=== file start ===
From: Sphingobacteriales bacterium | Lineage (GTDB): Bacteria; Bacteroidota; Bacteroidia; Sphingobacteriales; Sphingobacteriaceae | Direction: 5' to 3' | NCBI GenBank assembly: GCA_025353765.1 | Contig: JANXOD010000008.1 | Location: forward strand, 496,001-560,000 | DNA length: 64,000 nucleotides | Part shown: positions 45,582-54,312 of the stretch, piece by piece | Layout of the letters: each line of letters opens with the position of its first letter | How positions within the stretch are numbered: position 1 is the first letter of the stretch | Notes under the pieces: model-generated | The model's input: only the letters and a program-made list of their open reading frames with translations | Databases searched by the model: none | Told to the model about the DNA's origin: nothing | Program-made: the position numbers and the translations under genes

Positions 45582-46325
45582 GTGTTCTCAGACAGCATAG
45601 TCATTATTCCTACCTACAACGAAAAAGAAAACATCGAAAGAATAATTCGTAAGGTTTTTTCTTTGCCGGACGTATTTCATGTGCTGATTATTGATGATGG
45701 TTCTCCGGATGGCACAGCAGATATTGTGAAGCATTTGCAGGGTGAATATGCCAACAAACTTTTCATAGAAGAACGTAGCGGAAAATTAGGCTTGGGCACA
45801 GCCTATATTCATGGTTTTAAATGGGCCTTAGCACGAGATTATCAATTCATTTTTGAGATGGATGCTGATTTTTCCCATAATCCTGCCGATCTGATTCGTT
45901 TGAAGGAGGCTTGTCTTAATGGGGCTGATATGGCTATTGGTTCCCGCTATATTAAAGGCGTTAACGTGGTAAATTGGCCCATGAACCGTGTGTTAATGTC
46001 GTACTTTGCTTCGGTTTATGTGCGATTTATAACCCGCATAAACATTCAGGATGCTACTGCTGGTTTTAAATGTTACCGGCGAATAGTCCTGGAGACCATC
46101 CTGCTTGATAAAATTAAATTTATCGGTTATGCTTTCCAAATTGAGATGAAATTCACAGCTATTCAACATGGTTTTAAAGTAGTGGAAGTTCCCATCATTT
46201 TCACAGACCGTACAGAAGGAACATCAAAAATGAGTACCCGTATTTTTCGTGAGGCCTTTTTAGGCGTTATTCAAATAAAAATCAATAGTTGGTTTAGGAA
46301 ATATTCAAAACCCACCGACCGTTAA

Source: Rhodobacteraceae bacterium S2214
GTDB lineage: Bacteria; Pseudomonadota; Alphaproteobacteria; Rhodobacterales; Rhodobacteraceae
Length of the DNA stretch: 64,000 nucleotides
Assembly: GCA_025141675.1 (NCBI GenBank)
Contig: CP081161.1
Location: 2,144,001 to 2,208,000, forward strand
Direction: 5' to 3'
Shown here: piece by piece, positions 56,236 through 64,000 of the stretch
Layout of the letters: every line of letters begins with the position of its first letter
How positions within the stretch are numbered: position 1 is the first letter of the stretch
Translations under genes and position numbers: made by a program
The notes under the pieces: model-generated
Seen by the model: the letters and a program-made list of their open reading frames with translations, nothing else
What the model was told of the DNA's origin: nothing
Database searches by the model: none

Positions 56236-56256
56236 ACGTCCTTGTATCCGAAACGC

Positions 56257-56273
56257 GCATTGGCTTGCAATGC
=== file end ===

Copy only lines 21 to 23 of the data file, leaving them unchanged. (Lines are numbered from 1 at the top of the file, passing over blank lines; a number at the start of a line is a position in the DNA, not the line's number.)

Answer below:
How positions within the stretch are numbered: position 1 is the first letter of the stretch
Translations under genes and position numbers: made by a program
The notes under the pieces: model-generated